A northern Illinois legislator said efforts to restore an iconic statue near Oregon continue, but slowly, and completion is still up in the air.
State Rep. Tom Demmer, R-Dixon, said he has made it a priority to stay in contact with the Illinois Department of Natural Resources regarding restoration of the monumental Lorado Taft statue known to many as “Black Hawk.” Taft himself referred to it as "The Eternal Indian".
More than a hundred years of exposure, neglect and botched previous attempts to repair the statue have left it disfigured, cracked and crumbling.
Demmer said he has been told by the department that it is working to get a new conservator, hired after the previous one quit, up to speed with the engineers on the project.
Demmer said he asked why that was taking so long, but hadn’t yet received an answer. The department did say it had received, and was reviewing, plans based on a study by the engineering firm that has been working on the restoration.
The main holdup now, Demmer said, is what the source of funding will be. A $350,000 grant for the project was issued several years ago by the Illinois Department of Natural Resources. The grant was first put on hold by the governor then disappeared along with other funding during the state budget impasse.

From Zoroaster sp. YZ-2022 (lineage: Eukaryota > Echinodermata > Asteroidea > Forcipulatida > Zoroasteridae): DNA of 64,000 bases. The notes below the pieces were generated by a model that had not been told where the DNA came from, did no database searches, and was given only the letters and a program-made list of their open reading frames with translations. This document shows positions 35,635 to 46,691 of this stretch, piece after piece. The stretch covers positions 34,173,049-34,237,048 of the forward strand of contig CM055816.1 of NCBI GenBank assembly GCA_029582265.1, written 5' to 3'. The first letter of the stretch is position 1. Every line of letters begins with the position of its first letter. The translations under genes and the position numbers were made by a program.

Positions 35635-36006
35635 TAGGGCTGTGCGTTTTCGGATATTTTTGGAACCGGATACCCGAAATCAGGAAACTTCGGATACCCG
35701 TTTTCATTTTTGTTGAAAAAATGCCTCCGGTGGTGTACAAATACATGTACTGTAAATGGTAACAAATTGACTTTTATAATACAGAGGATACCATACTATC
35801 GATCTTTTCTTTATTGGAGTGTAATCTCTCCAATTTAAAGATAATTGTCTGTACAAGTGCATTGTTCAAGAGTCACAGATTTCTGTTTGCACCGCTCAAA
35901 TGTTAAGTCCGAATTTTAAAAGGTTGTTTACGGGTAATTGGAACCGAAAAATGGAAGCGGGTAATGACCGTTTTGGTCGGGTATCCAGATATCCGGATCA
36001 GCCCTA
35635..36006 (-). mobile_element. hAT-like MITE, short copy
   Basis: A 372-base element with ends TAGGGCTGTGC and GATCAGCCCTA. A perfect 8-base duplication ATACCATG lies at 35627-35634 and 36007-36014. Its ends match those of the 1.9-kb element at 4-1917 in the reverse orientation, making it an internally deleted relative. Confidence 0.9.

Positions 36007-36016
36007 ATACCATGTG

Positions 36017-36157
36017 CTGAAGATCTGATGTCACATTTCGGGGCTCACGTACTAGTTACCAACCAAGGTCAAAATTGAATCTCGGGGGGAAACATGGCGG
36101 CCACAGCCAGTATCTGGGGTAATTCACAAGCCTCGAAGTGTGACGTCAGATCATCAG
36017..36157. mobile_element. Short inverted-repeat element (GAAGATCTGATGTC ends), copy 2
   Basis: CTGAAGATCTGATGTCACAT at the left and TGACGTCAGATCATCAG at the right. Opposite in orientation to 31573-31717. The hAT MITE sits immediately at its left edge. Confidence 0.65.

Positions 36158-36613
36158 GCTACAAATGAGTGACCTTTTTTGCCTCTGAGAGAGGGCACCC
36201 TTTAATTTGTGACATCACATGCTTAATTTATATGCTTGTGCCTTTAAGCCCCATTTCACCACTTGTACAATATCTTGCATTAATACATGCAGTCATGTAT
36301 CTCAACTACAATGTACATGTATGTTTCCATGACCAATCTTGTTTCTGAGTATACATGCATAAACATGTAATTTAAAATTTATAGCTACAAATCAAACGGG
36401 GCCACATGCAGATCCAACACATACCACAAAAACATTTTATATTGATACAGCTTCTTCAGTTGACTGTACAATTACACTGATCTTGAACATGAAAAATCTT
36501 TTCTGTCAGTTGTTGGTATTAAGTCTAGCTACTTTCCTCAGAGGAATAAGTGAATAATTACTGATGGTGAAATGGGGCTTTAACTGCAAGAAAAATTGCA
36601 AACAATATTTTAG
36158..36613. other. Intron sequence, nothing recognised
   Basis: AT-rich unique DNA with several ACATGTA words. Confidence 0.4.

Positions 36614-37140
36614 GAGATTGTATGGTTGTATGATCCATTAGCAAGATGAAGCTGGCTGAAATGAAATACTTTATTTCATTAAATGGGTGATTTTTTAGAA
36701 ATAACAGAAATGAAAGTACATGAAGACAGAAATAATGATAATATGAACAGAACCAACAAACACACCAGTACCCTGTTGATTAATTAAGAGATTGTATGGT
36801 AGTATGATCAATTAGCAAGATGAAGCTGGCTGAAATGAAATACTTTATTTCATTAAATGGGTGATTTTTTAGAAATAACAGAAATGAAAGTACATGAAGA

Unfortunately, Demmer said, neither the grant, nor any other funding specific to the project, was included in the budget passed in July. That means finding another way to pay for the restoration.
“So, I’m continuing to work with the Department of Natural Resources and working to schedule a meeting with the Illinois Historic Preservation Agency,” Demmer said. “I think we’re going to have to think outside the box and see if there are alternative sources of funding available.”
Demmer said the Department told him it will continue to work with the conservator and engineers on next steps, such as establishing the correct cement mix to use for repairs, as its budget allows. He added the statue is one of the most remarkable historical artifacts in the area, and its restoration is a priority.
Private fundraising efforts raised nearly $700,000 toward the statue’s restoration, but most of that was spent on studies and preparatory work. The state grant was going to help cover the remaining costs of the project, including the actual restoration.
If funding can be found, the years-long effort to restore the statue may finally come to pass.